Democracy Made in China

This project explores the counter-intuitive idea that China is entangled in a complex experiment with a new political form that we call ‘phantom democracy’. The unfamiliar phrase has a rich genealogy, but our immediate aim is to highlight the inadequacies of several influential contemporary interpretations of Chinese politics, including the view that China is a raw instance of ‘state capitalism’ (Slavoj Žižek), or a typical case of an ‘authoritarian regime’ (Juan Linz), or as an exemplar of ‘people’s democracy’ founded upon a flourishing ‘civil society’ (Yu Keping). In our view, these interpretations fail to grasp the unusual ways in which the Chinese polity is becoming a simulacrum of the type of locally-defined democratic vision sketched in such documents as the Charter ’08 manifesto. We argue that the contemporary development of phantom democracy befuddles our inherited narratives of democratisation. China is neither straightforwardly an ‘authoritarian’ nor a ‘state capitalist regime’ nor a ‘people’s democracy’. It is undoubtedly describable as a one-party-dominated political system marked by such well-recorded dysfunctions as vast undisclosed business fiefdoms, violence, censorship, corruption and hypocrisy. Less noticed are the manifold ways in which this system is also nurturing experiments with a wide range of ‘democratic’ tools. There is some truth in the view that China is ‘the advocate and builder of democracy’ (Liu Jianfei). Some trends are obvious: the proliferating rhetoric of ‘democracy’, the constant public referencing of ‘the Taiwan model’ and the spread of village-level elections are examples. Less obvious trends include the introduction of accountability and competition mechanisms into public bureaucracy, the rise of independent ‘public opinion leaders’, the development of ‘silent contracts’ between the Party and sections of the middle class and the spreading use by Party officials of public opinion polls and democratic ‘campaign styles’.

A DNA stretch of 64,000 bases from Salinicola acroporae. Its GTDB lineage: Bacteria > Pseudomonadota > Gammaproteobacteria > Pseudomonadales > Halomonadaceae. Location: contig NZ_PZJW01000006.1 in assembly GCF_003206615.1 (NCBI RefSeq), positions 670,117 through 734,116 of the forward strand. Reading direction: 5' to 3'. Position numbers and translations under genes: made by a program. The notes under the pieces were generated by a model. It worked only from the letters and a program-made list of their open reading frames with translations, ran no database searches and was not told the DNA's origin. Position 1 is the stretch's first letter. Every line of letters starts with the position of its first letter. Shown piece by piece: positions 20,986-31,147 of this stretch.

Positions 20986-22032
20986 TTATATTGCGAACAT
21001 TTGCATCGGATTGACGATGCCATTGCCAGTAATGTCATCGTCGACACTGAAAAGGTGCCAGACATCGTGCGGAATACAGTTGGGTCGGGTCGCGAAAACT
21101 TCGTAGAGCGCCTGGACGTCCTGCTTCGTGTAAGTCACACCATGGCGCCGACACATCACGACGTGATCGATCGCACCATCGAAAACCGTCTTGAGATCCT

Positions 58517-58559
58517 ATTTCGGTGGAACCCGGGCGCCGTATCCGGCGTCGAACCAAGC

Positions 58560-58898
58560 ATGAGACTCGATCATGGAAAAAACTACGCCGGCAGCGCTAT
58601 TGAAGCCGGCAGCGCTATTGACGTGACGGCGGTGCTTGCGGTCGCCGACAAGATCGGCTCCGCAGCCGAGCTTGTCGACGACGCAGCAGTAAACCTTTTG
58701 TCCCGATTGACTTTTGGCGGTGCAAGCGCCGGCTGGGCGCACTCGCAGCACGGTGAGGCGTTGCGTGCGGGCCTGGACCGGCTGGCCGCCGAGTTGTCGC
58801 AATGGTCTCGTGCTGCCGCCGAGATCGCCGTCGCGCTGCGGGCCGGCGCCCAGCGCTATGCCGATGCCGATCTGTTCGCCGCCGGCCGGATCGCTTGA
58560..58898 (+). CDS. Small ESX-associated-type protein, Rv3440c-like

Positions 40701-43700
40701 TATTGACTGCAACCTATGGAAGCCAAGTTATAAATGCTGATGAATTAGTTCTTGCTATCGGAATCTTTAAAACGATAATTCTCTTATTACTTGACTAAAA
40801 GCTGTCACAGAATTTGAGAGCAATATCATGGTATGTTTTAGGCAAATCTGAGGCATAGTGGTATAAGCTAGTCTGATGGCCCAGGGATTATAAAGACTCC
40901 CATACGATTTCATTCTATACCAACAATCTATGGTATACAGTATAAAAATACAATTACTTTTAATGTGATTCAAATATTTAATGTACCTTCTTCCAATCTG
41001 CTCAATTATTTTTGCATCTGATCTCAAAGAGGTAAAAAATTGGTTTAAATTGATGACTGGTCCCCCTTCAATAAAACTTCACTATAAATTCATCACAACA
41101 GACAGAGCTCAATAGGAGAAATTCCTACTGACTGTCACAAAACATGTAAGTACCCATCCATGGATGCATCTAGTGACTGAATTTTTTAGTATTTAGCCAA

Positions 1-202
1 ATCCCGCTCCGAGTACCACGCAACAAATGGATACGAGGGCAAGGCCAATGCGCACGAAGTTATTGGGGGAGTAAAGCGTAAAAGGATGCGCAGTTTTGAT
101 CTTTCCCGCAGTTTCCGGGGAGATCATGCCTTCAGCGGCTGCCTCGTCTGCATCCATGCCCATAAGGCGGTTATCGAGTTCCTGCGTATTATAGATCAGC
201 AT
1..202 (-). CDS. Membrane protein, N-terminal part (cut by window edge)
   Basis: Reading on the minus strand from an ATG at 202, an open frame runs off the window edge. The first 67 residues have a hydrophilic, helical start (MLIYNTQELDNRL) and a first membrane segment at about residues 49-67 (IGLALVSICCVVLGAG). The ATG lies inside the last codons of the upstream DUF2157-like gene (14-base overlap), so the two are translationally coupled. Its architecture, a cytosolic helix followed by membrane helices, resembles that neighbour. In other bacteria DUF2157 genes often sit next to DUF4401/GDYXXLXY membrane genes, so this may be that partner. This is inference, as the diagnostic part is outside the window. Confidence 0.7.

The instrumental use by Party officials of digitally networked media as an ‘early warning device’ is especially significant. We consider the field of digital communications as the key laboratory for testing the strengths and weaknesses and possible unintended consequences of phantom democracy. Using concepts such as ‘power as shared weakness’ and ‘networked citizens’, we analyse the ways in which online media increasingly shape not only the economy but also the prevailing power and conflict dynamics between state and citizens. We show why the growing use of the Internet in China’s social, economic and political structures exposes the Party to unforeseen weaknesses that are increasingly exploited by citizens, used by them to contest and restrain its power monopoly; and we consider the possibility that this citizen resistance to publicly unaccountable power will determine the fate of phantom democracy.

“China Carnival, Tiananmen” (2007)